Trimming the tree with toddlers and preschoolers in tow is as tough as it sounds. So many shiny, pretty things to touch and hold! This year, let your little ones in on the decorating fun, and save your sanity, with a little learning tree of their very own!
A three- or four-foot tree is plenty big. Put it on a sturdy stand so it’s sure not to tip and place it in your playroom or other open space. Then turn this time-honored tradition into a fun, family learning activity by decorating the tree with child-safe ornaments made of everyday objects, like the Learning Resources Back in Time Dinosaur Counters.
We turned this colorful set of 72 dinosaurs into props for our holiday-themed lesson by wrapping flexible ornament hooks around each one, then hanging them in the tree. Once they’re hung, there are so many ways to learn and play this holiday!
1. Color Learning
With all the dinos hung in the tree, challenge your child to find and remove all the orange ornaments, then all of the blue, green, red, yellow, and purple in turn.
Once the dinos are down, take a careful look at each pile. Which one is biggest? Which one is smallest? Be sure to use early math vocabulary words like more than and less than. Next, help your child count each pile, saying each number as you move that dinosaur aside.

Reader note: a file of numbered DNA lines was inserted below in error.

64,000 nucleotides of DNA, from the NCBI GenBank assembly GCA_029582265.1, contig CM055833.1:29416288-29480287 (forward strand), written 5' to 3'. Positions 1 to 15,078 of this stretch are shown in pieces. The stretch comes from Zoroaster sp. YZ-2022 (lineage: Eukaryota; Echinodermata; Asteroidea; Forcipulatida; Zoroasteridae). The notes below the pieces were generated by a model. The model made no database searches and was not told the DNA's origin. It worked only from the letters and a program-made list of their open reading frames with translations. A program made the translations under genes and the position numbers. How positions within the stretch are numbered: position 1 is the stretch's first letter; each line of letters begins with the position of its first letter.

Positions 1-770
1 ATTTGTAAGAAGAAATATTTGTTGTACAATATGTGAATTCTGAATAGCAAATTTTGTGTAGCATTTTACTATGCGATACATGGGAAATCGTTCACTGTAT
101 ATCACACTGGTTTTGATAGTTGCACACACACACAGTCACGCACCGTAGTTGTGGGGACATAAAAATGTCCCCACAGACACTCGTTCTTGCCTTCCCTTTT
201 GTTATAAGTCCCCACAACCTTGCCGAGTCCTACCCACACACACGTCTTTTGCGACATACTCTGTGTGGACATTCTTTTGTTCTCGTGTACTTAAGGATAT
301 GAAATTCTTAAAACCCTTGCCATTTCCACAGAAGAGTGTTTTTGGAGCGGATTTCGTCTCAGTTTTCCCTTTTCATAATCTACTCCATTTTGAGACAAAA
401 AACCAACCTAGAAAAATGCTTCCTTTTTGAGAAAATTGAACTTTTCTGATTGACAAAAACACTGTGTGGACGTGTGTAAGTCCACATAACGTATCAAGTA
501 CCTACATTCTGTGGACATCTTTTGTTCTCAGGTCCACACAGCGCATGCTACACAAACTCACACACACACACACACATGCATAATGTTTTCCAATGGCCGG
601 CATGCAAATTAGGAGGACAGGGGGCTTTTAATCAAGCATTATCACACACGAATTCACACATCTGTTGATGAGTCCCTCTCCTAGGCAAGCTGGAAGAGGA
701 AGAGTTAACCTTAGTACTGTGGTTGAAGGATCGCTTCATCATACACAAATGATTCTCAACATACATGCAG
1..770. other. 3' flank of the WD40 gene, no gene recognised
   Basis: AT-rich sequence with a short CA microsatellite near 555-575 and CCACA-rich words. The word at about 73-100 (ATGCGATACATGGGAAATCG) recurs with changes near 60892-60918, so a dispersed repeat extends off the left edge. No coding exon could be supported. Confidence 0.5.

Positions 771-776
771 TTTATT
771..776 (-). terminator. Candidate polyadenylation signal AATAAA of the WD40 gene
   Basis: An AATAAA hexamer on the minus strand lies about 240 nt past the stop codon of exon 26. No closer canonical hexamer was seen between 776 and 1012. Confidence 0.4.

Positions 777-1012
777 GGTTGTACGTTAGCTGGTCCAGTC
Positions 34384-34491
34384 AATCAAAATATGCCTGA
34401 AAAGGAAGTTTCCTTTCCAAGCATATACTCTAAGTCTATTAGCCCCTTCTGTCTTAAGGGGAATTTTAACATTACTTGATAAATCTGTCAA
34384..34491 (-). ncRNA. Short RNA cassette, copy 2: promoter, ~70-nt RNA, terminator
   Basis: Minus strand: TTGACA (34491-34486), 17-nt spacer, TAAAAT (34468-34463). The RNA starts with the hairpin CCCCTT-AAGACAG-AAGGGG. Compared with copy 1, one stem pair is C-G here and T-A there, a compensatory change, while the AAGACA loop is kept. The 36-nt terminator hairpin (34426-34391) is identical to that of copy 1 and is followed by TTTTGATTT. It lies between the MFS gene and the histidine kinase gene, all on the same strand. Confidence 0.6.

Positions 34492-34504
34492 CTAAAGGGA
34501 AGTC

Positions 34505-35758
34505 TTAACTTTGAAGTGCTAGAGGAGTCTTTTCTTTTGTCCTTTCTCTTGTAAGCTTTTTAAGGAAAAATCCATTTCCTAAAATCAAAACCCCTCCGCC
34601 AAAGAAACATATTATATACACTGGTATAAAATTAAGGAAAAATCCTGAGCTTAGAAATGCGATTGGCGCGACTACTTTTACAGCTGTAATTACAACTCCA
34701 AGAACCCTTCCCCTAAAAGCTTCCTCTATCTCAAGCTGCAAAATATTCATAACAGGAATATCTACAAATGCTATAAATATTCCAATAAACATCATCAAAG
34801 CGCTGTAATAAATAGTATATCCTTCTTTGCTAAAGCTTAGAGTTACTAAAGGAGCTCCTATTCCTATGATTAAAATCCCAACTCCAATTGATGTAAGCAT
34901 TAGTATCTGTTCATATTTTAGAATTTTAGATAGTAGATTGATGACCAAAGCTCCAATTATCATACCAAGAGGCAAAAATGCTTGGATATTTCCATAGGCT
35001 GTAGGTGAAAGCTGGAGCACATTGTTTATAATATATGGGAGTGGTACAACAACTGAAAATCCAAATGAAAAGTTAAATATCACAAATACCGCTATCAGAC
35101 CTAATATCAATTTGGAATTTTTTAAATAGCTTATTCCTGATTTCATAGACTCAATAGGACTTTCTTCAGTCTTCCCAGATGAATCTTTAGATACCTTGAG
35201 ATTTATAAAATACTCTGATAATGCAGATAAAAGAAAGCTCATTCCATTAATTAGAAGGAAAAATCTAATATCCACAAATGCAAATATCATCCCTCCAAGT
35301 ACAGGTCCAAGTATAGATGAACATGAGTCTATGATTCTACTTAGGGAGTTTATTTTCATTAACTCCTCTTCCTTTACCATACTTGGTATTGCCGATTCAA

When you’re done counting, let your little one jumble up the piles into one, giant, rainbow-colored, dino dig. Then see if she can sort the piles by attribute. Try sorting first by color, then jumble them up again. Then try sorting by type of dinosaur, then by size. Sorting is an important early math skill, as it helps children begin to identify and group “like” objects.
Next, choose four different dinosaurs. Show them to your child one by one, see how quickly he can find a matching dinosaur in the pile. Make sure the pairs are identical in both color and type of dinosaur.
5. Letter Learning
Preschoolers can practice their letters with this dino-covered learning tree, too! Place the dinos back in the tree, and then challenge your pint-sized paleontologist to find all the dinosaurs whose color starts with the “O” sound, then the “Yeh” sound, the “Buh” sound, and so on.
6. Fine Motor Skills
When the learning and fun is done, you’ve still got one last chance to slip in some developmental practice! Ask your child to place the ornaments back on the tree, working those fine motor skills and hand-eye coordination.
There are so many ways to learn and play, every day, but the holidays offer a special chance to shake things up, like we did with our learning tree. How will you ‘grow’ the learning this season?